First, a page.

Book Chapter
Wieber, F., & Gollwitzer, P. M.

Decoupling one's goal striving from resource depletion by forming implementation intentions

Wieber, F., & Gollwitzer, P. M. (2016). Decoupling one's goal striving from resource depletion by forming implementation intentions. In E. Hirt, J. J. Clarkson, L. Jia, & P. M. Egan (Eds.), The state of depletion: Advances in the psychology of self-regulation and self-control. New York, NY: Elsevier.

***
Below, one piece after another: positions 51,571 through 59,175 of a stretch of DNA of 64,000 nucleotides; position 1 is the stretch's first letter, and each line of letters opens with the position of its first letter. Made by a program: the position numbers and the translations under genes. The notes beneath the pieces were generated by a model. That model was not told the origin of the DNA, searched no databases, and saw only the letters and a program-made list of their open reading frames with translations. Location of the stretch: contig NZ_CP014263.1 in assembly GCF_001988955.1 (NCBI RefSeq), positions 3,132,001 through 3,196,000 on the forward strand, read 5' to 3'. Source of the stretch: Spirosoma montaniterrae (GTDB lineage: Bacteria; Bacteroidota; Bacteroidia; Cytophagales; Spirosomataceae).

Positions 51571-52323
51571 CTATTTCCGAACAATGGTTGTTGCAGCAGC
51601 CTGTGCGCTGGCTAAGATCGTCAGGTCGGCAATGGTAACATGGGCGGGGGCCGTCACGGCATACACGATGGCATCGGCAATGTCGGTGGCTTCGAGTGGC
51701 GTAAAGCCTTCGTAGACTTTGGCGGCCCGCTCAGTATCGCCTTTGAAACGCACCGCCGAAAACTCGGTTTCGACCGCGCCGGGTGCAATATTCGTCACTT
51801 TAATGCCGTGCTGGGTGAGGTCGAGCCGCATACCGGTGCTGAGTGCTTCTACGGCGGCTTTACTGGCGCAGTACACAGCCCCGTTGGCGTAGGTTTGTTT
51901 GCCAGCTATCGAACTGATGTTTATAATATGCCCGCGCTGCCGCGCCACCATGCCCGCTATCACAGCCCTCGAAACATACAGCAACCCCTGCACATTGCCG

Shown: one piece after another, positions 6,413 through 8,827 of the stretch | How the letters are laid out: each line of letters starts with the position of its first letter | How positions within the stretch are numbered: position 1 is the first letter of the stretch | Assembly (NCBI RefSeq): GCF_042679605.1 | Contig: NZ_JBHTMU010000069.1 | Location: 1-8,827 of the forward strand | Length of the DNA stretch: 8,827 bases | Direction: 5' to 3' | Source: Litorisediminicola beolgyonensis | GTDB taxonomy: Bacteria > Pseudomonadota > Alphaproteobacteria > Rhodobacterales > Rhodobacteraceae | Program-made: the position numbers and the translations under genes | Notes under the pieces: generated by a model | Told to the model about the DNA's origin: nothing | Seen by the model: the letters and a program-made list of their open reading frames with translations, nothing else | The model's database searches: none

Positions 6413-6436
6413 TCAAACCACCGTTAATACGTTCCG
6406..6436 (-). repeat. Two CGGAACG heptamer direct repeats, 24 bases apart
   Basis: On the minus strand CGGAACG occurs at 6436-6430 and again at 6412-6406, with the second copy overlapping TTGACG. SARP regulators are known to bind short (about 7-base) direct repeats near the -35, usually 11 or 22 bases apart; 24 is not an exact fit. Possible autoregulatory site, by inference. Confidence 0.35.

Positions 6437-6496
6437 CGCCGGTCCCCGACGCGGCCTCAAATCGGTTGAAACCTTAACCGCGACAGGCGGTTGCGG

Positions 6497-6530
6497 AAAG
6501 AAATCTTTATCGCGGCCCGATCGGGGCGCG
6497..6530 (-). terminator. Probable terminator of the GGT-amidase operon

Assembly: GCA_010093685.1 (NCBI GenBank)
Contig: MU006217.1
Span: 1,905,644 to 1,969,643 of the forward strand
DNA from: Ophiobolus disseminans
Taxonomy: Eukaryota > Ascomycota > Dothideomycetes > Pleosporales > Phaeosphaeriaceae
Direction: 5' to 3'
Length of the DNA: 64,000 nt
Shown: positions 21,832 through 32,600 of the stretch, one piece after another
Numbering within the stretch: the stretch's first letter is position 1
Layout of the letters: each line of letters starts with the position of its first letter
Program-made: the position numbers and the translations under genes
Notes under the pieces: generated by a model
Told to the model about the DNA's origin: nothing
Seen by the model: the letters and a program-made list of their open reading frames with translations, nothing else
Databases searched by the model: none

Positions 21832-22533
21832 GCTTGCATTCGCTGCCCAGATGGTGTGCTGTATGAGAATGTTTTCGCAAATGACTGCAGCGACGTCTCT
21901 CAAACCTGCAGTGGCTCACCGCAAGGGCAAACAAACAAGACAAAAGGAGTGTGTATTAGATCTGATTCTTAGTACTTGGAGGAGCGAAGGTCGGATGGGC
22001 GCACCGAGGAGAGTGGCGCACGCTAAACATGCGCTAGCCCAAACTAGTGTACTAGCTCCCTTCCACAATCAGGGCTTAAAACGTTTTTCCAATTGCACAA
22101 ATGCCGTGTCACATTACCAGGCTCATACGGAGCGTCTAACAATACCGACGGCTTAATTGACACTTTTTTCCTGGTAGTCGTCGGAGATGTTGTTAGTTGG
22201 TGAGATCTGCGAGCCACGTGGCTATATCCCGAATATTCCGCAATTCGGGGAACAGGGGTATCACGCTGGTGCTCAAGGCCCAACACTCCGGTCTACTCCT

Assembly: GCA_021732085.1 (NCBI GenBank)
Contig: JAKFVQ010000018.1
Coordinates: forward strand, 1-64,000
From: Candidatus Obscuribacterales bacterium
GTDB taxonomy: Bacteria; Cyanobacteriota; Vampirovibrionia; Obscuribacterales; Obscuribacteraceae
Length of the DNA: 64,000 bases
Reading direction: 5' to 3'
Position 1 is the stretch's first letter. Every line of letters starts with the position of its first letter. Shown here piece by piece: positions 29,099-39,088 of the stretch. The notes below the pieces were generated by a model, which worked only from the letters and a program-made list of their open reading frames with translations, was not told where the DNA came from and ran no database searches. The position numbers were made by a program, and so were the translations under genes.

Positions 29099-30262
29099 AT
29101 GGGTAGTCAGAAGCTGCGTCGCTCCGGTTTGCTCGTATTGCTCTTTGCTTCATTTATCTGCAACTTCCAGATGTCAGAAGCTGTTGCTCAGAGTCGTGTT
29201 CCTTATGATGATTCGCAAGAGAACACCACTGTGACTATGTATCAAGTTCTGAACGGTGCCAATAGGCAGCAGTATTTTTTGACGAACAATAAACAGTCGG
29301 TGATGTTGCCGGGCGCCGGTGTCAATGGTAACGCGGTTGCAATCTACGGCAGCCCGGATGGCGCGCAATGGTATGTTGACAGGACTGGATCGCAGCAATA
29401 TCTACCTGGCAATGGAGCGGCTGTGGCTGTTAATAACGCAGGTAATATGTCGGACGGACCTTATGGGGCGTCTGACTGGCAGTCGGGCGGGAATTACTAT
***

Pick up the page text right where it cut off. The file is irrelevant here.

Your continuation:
Previous research has identified a variety of ways to mitigate the ego-depletion effect (ie, whereby exerting self-control in a first task impairs performance in a second self-control task). In the present chapter, we discuss if–then planning (ie, forming implementation intentions; IIs) as an easily applicable self-regulation tool that can help individuals and groups to overcome major threats to effective task performance. After a short overview of research on ego depletion, the moderators of the ego-depletion effect, and recent conceptual developments, we review studies that have directly tested II effects on ego depletion. We differentiate between studies investigating whether IIs can prevent individuals from becoming depleted from studies exploring whether IIs can help participants to overcome the negative consequences of being depleted in subsequent self-control tasks. Because the self-regulation threat of being depleted often cooccurs with other self-regulation threats, we then expand our view to determine whether IIs can have beneficial effects not only with regard to self-regulatory resource depletion but also to other major threats to self-regulation: impulse control and cue exposure, emotional and social distress, lapse-activated pattern and abstinence violations, impairments in self-monitoring and self-awareness, the disruptive influence of other people, and alcohol intoxication. We also review research on the regulation of detrimental self-states (eg, being anxious) by IIs, and on new methods to strengthen self-regulation by combining IIs with helpful strategies such as self-affirmation, setting autonomous goals, and mental contrasting. Finally, we discuss all of these findings and their implications for both the original and more recent conceptual explications of the ego-depletion phenomenon as well as for II research, and point to venues for future investigation.